Since 1994, Glen Andresen has been Metro’s lead natural gardening educator. His program offers presentations and information on how to have healthy yards and gardens without the use of synthetic pesticides. Glen took the Master Gardener training in 1991. Glen is an avid beekeeper who has approximately 60 colonies of bees; last year his city bees produced more than 3,500 pounds of honey. He teaches backyard organic beekeeping classes through Portland Community College and in 2013, Glen co-founded Bridgetown Bees, a project whose goal is to selectively breed and raise honey bee queens in the city of Portland that can survive our winters without needing treatment for Varroa mites. He also is the host of the long-running one-hour edible gardening show, The Dirtbag, heard the second Wednesday of each month at 11 a.m. on community radio station KBOO, at 90.7 FM in Portland. Glen is a fifth generation Oregonian. He has degrees in economics and music, but still would rather play in the dirt.
Though gardening is part art and part science, we shouldn’t take artistic license with the science part and defy the kind of sound information that can help us succeed. Linda Chalker-Scott has been scouring the scientific literature, testing horticultural products under controlled, scientific conditions to support or disprove marketing claims, and challenging and disproving garden myths for years.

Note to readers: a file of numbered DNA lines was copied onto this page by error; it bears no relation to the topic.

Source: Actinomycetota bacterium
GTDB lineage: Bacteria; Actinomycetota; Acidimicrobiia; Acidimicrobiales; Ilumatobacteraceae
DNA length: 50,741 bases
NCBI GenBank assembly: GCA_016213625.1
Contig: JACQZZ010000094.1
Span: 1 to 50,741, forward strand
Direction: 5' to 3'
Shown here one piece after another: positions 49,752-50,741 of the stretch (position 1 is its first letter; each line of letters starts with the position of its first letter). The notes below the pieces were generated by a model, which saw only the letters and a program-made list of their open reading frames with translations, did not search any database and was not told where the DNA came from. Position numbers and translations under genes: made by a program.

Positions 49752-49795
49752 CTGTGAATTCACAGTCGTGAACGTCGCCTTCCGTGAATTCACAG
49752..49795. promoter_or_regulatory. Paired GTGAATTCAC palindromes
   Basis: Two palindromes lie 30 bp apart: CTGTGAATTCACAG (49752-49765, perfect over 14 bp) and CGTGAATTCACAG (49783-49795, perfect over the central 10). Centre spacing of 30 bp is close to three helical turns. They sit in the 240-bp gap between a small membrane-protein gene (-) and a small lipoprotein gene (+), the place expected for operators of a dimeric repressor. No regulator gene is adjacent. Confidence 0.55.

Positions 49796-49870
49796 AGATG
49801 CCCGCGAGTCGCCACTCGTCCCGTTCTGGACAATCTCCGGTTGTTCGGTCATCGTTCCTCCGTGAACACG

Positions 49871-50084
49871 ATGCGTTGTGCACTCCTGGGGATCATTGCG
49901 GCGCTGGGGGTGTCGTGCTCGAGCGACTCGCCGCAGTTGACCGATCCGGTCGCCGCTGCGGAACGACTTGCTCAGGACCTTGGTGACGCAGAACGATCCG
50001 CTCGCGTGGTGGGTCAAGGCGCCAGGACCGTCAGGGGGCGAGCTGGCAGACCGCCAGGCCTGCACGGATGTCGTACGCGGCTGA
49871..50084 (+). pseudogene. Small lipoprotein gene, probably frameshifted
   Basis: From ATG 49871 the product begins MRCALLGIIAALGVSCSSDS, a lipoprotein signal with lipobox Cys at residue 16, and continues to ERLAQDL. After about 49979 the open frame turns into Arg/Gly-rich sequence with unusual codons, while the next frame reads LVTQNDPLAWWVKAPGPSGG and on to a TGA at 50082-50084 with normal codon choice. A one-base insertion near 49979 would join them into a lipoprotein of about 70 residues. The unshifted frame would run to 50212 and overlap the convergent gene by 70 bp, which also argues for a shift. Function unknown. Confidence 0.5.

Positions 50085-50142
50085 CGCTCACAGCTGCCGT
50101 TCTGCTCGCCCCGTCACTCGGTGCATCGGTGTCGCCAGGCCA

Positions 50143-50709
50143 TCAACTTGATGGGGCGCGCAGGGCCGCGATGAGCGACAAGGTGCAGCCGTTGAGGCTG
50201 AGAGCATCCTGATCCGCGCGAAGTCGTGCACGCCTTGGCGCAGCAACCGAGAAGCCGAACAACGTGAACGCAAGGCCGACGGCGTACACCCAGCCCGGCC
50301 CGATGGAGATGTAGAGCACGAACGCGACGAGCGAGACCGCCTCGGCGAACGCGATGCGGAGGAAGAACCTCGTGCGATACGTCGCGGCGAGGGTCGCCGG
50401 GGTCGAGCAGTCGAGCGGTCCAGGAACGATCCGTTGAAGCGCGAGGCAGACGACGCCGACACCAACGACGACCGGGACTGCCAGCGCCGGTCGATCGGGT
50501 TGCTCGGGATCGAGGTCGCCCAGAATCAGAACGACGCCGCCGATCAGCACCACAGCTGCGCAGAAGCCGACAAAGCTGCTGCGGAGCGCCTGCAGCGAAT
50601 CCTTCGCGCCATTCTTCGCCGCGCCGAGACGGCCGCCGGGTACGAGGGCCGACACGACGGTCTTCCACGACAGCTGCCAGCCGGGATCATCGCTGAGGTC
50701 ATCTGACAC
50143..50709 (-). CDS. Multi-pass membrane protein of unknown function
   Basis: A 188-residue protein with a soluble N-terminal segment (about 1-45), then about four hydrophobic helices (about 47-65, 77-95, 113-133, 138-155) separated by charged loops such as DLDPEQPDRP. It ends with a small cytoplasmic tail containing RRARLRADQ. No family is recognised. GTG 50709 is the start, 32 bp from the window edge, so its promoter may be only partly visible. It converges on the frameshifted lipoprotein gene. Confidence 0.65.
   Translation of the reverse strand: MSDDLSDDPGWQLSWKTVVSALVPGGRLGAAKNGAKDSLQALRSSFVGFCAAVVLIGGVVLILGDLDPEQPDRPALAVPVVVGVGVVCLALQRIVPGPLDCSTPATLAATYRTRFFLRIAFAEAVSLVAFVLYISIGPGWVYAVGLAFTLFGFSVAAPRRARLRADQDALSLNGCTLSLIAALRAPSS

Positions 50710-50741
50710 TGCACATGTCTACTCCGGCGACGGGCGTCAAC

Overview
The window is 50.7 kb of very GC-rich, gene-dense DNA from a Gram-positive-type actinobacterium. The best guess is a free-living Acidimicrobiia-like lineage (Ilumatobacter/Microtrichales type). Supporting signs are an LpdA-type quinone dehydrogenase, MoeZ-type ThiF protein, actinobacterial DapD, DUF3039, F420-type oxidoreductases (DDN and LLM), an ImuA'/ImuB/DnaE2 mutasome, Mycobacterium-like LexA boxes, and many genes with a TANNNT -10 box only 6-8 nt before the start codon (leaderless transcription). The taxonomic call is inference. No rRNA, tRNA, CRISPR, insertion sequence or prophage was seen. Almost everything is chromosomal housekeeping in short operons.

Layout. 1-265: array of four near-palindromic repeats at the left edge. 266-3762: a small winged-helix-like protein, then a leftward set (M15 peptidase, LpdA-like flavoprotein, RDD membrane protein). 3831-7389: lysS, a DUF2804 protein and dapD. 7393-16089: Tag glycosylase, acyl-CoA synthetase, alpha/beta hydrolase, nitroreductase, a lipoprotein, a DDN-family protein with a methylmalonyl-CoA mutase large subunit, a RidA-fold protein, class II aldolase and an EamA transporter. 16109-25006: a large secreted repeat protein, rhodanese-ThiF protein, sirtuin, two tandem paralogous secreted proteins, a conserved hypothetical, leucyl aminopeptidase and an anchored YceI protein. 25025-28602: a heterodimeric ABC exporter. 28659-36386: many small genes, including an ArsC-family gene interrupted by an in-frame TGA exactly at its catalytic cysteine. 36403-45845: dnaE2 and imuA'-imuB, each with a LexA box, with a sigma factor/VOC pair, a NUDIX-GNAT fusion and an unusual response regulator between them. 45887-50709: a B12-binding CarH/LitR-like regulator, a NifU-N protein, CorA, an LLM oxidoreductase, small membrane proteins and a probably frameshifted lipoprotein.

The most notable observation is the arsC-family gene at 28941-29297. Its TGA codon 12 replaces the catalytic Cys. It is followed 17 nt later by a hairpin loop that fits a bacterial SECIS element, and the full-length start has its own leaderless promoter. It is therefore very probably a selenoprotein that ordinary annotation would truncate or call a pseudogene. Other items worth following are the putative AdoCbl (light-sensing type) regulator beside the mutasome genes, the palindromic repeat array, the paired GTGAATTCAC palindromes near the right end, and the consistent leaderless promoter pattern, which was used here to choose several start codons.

Linda Chalker-Scott is currently Extension Urban Horticulturist at Puyallup Research and Extension center of Washington State University (WSU). She is an ISA certified arborist, an ASCA consulting arborist, and an award-winning author. In addition to her role at WSU, she also teaches at the University of Washington. Linda has published extensively in the scientific literature and in popular magazines including American Nurseryman, Organic Gardening, and Fine Gardening. Her books include The Informed Gardener, (2008) and the 2010 sequel, The Informed Gardener Blooms Again (2010), Sustainable Landscapes And Gardens: Good Science - Practical Applications (2009), and How Plants Work: The Science Behind The Amazing Things Plants Do (2015). She is one of the coordinators of the popular blog, The Garden Professors.
*Presentation counts as 1-hour Master Gardener continuing education credit
What’s a dedicated gardener to do as winter approaches and the gardening pace slows down? Attend the Multnomah Chapter’s first annual Garden Book Bash to discover new books to expand your garden knowledge and garner inspiration to fuel your passion!